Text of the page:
by Mark Dunning
Let’s start with some good news. There are a number of treatments nearing clinical trial that could potentially help people with Usher syndrome. There are an even greater number of areas of interest that researchers think might be the source of future treatments but which are as of yet fairly unexplored. In other words, there’s a lot of hope for the future for families with Usher syndrome.
But the pace of discovery is slow, much slower than most families would like. I won’t discuss all of the reasons here today, because there are a lot. Instead, I’m going to focus on one of the main reasons:
Researchers have access to too few Usher syndrome patients and have too little information about most of those to whom they do have access.
Now, again, there are reasons why we know such a small percentage of information about a limited number of Usher families and, again, I’m not going to get in to that today. Today is about one step to solving that problem.
The idea is to create an Usher syndrome registry with the grand goal of identifying everyone with Usher syndrome in the world. OK, so we won’t actually find everyone, but that really is the goal. After all, how can we help them if we don’t know who they are?
The registry would be voluntary and secure. A family would only have to submit what they were comfortable submitting. At a minimum we would need a name, type of Usher, and a means of contacting the person. Families would be given the option to supply more demographic information if they chose (address, age, place of birth, doctor’s name, etc.) In keeping with HIPAA guidelines, information that would allow viewers of the data to identify an individual would be accessible only on a need to know basis by the few people that administer the registry.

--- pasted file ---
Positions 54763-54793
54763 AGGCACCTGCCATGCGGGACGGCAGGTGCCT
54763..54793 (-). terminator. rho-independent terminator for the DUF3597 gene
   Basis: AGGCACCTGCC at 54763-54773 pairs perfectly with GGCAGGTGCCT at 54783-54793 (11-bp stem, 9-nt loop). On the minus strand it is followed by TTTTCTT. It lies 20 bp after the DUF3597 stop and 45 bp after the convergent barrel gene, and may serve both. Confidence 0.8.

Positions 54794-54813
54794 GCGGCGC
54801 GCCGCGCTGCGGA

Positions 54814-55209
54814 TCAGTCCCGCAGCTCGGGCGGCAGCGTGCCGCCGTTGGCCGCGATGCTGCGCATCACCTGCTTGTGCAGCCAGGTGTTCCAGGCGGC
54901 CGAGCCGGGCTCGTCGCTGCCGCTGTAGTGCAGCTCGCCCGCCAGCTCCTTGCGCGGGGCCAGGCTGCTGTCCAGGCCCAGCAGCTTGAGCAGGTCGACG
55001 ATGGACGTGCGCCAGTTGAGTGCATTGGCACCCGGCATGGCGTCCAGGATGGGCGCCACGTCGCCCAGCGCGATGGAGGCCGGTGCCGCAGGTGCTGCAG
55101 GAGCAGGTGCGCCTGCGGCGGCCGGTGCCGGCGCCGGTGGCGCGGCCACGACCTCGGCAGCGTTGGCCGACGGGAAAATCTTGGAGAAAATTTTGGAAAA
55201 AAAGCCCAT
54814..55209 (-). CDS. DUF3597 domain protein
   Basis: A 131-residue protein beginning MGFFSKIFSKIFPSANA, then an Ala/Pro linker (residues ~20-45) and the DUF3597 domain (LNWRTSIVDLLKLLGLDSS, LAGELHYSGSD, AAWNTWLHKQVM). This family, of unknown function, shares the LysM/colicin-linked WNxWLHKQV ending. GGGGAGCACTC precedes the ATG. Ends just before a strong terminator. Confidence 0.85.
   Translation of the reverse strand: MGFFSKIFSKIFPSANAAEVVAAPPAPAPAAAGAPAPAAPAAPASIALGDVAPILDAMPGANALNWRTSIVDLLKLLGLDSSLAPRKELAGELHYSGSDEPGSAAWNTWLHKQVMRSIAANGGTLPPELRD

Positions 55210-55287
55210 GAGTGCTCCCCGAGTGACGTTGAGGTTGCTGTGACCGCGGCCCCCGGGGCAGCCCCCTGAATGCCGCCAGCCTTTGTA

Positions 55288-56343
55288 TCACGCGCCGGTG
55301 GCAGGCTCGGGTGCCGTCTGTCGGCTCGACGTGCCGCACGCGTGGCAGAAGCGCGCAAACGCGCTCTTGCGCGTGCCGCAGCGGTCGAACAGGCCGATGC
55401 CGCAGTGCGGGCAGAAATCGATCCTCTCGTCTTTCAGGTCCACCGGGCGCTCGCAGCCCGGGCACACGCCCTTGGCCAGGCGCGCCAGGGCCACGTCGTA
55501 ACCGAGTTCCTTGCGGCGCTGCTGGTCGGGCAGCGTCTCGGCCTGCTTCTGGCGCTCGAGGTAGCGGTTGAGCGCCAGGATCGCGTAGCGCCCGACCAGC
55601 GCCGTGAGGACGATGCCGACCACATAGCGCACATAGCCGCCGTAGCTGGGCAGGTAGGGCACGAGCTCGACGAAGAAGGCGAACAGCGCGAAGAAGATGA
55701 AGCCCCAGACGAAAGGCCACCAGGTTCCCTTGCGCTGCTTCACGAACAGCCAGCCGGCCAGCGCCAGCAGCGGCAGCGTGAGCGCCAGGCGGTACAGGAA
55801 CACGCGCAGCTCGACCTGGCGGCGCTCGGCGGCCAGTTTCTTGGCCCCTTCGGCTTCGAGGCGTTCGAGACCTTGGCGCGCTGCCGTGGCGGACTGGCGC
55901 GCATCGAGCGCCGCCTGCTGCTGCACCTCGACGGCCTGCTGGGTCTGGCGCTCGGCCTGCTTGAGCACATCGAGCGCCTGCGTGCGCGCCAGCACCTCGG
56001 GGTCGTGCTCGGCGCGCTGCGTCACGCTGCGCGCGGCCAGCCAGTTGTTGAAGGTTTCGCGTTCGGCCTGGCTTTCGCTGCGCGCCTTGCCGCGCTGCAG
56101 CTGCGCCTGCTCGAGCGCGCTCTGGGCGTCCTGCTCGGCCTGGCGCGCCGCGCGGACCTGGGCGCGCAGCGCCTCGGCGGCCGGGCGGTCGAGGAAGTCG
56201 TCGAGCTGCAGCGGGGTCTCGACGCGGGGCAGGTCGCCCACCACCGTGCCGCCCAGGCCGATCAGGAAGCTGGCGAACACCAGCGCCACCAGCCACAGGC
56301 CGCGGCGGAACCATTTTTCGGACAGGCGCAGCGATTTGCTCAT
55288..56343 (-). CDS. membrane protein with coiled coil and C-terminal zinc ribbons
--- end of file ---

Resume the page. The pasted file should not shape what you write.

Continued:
Once we gather this pool of Usher patients, researchers could begin to ask them questions via questionnaires. The information gathered would help us to learn about the true nature of how the disease works. For instance (and I’m making this up here), a question about how many apples you eat a day and a question about your rate of vision loss might just show that people that eat more apples appear to have a slower rate of vision loss. If we were able to ask that question of everyone with Usher syndrome, we’d have a pretty good idea if apples would be worth investigating as a potential treatment for the vision loss component of Usher syndrome. Again, I making this up. We have no idea if apples help. But that’s the point. We have no idea because we have no means of asking the question. A registry would give us that means.
Questionnaires would be subject to strict review before they were presented to families. An Institutional Review Board (IRB) made up of well respected, experienced Usher researchers as well as Usher families would scrutinize the questions, the purpose, and the value of the questionnaire. Once approved, registered families would be given the option of filling out the questionnaire. They would not be required to do so. And, again, the researchers would have no access to the registry information so they could not coerce anyone to fill out a particular questionnaire.